There are occasional reports of other species of Gram-negative bacteria causing disease in humans from contact with fish. These bacteria in the genera Edwarsiella, Escherichia, Salmonella and Klebsiella are generally associated with freshwater fish or freshwater environments.
The most common routes of infection are through a puncture wound while handling or examining fish, or by infection of existing cuts and abrasions. Clinical signs of disease in fish can range from a localized infection of the skin to a more progressive systemic infection. An infection with any one of these bacteria in humans can be a localized inflammation at the point of entry or become systemic and result in severe illness.
Infections with Mycobacterium species are probably the most common zoonotic infections acquired from fish. Numerous species of Mycobacterium have been cultured from fish, including M. marinum, M. fortuitum, M. chelonae, M. ulcerans, M. flavescens and M. gordonae. These aquatic bacteria belong to the non-tubercular group of mycobacterial pathogens and have been isolated from a wide range of freshwater, brackish water and marine species of fish. Any of these bacterial species can result in acute to chronic progressive disease in fish.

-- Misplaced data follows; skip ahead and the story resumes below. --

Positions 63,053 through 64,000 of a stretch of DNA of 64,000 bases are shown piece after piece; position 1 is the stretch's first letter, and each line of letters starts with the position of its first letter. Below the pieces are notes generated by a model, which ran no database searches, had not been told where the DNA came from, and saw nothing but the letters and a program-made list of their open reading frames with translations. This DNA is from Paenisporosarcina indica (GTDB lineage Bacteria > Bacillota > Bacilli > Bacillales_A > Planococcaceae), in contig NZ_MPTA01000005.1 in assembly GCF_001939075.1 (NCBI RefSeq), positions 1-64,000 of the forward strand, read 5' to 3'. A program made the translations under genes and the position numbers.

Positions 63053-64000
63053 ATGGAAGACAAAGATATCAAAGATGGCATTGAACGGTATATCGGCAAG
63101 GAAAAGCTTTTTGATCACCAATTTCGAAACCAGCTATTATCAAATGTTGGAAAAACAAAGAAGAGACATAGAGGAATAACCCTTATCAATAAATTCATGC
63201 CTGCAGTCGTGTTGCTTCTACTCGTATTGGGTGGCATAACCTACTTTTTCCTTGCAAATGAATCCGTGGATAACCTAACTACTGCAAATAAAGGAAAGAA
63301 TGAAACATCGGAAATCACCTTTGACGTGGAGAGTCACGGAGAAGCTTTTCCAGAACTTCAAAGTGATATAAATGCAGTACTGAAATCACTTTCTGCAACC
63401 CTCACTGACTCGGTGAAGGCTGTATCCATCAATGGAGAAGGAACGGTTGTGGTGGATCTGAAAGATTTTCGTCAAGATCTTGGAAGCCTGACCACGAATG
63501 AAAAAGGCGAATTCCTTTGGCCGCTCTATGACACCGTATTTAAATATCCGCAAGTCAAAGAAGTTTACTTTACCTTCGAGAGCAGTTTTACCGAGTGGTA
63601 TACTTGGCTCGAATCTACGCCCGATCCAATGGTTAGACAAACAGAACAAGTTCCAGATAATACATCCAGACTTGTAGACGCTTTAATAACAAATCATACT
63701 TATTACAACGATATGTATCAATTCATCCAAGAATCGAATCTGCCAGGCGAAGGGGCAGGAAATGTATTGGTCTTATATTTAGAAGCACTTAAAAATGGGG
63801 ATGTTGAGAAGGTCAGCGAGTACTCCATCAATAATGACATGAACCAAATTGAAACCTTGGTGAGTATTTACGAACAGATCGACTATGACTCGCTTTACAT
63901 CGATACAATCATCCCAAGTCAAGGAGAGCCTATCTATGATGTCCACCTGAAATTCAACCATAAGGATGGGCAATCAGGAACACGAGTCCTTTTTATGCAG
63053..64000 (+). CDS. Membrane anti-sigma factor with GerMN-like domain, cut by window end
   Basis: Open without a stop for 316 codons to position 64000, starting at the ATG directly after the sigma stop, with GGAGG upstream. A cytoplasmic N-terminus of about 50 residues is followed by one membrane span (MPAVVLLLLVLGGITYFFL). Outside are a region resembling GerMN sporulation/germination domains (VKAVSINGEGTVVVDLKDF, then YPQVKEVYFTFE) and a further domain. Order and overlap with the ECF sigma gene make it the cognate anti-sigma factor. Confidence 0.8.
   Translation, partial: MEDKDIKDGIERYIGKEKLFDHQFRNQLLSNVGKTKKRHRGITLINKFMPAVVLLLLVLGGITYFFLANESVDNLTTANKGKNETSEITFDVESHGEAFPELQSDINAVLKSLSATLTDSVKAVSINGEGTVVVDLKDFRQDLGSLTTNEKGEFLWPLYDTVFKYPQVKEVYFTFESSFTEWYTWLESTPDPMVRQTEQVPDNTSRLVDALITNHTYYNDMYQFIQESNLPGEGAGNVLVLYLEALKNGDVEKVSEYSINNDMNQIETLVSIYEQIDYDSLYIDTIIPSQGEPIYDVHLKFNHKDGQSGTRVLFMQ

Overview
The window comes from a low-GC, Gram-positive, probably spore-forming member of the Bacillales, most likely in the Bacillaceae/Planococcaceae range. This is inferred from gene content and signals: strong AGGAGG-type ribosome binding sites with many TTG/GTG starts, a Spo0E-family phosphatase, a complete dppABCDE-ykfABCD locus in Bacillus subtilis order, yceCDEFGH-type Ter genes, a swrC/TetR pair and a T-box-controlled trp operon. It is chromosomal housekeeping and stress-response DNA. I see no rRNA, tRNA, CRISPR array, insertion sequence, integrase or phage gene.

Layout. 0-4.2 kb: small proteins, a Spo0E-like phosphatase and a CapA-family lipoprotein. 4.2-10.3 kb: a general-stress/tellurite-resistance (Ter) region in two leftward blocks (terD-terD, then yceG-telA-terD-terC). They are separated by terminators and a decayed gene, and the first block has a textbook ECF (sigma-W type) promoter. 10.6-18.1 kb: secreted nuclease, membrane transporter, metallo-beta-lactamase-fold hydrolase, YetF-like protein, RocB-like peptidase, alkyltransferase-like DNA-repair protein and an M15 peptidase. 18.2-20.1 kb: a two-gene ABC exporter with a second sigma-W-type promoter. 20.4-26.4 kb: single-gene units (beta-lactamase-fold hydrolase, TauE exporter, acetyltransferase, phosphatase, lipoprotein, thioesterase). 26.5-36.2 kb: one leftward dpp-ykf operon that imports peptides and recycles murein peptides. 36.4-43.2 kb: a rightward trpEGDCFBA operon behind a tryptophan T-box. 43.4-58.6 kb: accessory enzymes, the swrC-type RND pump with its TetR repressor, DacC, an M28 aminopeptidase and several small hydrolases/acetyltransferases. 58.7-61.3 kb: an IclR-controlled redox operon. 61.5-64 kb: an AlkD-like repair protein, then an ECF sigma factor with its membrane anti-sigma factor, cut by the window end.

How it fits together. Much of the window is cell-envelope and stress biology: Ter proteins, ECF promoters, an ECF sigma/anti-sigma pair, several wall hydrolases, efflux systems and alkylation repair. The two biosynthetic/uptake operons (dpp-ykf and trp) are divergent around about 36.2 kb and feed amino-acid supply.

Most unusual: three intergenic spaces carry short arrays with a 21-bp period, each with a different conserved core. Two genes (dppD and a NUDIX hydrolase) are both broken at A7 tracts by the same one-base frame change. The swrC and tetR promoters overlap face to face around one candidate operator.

Generally few clinical signs are apparent with the acute form of the disease, and often only dead fish are found. Clinical signs associated with the chronic form of the disease include lethargy, poor body condition, pigment changes, abdominal distention, exophthalmia, scale loss and skin ulcers. Infected fish can serve as carriers of the disease without outward clinical signs of illness. The most likely route of transmission among fish is through the ingestion of infected feces or dead fish tissue. Sloughed tissue from infected gill or ulcerated skin lesions of live fish may also spread these organisms.